Gradually, I arrived at the conclusion that calligraphy has a great importance in a book; it enriches the book from an artistic and sensual aspects. The more paintings of books I make, the more I find that I enjoy painting the titles. In a way, all my previous experience as designer has finally found a suitable application in my work.

Maybe one day, I will arrive to the point in my work where there will remain nothing but calligraphy.


Are you drawn to books as a rectangular form that is constant in all of your works, or is it also the cultural impact of the book that draws your attention?

Both elements are important. First of all, I treat the books as abstract elements, squares or rectangles in the picture frame. Little by little, their content, their titles, or should I say their cultural component becomes more interesting to me. I believe, that in my paintings I tell the stories.


Most of the books you choose to paint are art books, do you feel any kind of identification with the artists represented in the book. Are your paintings in some way a self portrait?

Yes, I feel that my works are a kind of self portrait, which I have been painting over and over for many years now. At the beginning, I hardly ever included the title of the books. I was embarrassed. When you enter a house and you take a look at the library and the books in it, you get an idea of the nature and the interests of the people who live in this house. For this reason, at first unconsciously, I was afraid to expose myself. Later this changed. I decided that if I was going to paint books, I should follow to the end the path which the books dictate.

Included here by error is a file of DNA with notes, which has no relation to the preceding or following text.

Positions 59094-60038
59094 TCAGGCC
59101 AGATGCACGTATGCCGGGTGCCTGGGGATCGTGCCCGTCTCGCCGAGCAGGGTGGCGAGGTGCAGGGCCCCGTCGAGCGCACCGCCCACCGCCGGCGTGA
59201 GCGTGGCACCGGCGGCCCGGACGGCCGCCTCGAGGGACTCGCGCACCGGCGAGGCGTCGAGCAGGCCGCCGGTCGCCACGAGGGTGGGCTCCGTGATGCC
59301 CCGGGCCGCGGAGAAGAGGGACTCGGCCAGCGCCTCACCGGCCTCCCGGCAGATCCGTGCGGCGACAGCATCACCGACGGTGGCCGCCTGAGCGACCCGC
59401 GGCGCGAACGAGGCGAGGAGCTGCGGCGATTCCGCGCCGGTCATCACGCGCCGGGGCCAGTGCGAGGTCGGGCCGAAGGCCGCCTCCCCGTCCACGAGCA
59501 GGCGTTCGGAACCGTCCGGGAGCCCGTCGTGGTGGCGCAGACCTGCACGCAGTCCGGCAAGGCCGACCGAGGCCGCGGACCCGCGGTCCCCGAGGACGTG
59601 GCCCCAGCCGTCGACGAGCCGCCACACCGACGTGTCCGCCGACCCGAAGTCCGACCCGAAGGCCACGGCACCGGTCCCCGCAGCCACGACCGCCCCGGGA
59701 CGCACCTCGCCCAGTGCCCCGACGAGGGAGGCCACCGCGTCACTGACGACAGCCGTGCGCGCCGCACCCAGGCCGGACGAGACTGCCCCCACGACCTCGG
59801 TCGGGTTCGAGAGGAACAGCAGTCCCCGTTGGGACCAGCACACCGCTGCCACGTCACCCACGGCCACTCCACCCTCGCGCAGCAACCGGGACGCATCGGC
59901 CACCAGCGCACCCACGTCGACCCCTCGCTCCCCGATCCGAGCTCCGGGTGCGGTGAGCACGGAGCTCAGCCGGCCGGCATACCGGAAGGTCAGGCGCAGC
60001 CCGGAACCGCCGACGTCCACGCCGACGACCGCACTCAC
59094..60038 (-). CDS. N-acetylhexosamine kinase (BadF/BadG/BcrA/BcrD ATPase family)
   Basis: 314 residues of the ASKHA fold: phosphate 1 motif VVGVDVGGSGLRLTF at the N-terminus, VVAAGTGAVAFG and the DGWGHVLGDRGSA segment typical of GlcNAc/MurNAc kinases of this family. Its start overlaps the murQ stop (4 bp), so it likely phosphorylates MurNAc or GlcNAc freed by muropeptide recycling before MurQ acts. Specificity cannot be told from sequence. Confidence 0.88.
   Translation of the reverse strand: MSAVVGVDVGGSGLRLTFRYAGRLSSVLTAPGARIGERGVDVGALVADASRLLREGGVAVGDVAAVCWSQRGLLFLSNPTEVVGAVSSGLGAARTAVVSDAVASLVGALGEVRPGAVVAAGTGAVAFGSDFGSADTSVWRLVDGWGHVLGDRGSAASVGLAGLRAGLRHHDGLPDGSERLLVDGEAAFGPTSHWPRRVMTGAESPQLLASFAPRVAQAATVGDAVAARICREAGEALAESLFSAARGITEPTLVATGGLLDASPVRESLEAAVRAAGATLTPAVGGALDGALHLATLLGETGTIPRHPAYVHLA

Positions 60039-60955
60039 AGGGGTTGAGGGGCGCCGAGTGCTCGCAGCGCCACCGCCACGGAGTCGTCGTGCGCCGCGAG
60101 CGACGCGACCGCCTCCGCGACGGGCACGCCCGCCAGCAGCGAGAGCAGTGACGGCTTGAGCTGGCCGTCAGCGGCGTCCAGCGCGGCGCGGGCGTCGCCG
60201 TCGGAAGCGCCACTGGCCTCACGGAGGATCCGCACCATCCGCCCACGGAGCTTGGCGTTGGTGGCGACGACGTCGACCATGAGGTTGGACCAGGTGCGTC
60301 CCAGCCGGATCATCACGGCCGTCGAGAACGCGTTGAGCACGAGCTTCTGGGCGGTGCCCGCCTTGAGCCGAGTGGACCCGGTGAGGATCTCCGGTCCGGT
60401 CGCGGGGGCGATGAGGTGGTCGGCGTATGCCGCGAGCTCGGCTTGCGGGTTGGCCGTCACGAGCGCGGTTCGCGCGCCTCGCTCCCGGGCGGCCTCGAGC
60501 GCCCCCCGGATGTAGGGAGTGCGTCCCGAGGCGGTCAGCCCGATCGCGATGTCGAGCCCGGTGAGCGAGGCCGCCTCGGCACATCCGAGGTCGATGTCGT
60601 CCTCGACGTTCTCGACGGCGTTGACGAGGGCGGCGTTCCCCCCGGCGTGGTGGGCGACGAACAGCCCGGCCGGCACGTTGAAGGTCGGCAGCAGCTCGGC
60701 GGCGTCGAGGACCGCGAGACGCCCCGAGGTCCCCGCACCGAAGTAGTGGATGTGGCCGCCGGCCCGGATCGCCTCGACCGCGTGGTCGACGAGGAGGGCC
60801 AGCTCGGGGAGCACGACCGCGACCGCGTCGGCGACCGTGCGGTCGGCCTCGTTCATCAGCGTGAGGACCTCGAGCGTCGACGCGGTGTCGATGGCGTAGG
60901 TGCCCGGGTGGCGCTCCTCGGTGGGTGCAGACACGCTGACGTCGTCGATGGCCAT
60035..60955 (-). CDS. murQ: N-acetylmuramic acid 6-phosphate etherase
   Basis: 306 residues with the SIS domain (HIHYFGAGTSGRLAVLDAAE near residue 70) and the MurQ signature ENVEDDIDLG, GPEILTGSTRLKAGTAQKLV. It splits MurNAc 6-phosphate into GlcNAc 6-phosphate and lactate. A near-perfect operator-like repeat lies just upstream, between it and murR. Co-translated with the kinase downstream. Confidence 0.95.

The choice of the books and the artists who enter my works is not a fortuitous choice, that's for sure. Above all I choose albums and monographs of artists I like. It is my personal library, and hence my relationship with the books is intimate too. It is not as if I am painting someone else's library (although I have done that once or twice). Through these books of art, I carry out a sort of dialogue with the artists, who lived before my time. I could remark that out of all the artists, the one who appears the most is Paul Cezanne. This also is not accidental, for Cezanne is my favorite artist.


Can one define your book compositions as "still life" paintings?

Yes, I consider my compositions as a kind of 'Still Life', but according to the English or Hebrew term 'Still Life' or 'Teva Domem' and not according to the French term 'Nature Morte' (dead nature). If I wasn't afraid of seeming pretentious I would say my compositions are an intellectual 'Still Life'.


You have lived in three countries: Russia, Israel and France. Do you see yourself as a 'Wandering Jew' and does this relate to the choice of painting books, something which has no connection to the geographical environment?

I have never thought of myself in this term, as a 'Wandering Jew', but the more I think of it now, the more it seems appropriate. If books are considered a Jewish symbol, there is a certain reason for that. Even so, I have never tried to make an ideological statement, a Jewish one, in my paintings of books.

It is true that I have moved from country to country with my library and each time I arranged the books on the shelves and started to paint them again. There is something quite comic about this, especially when you think about the fact that my library keeps growing; there is no more room for the books on the shelves, and it is becoming harder and harder to move because of this library.


Rodi Bineth and Sheera Weiss, Tel Aviv, 2008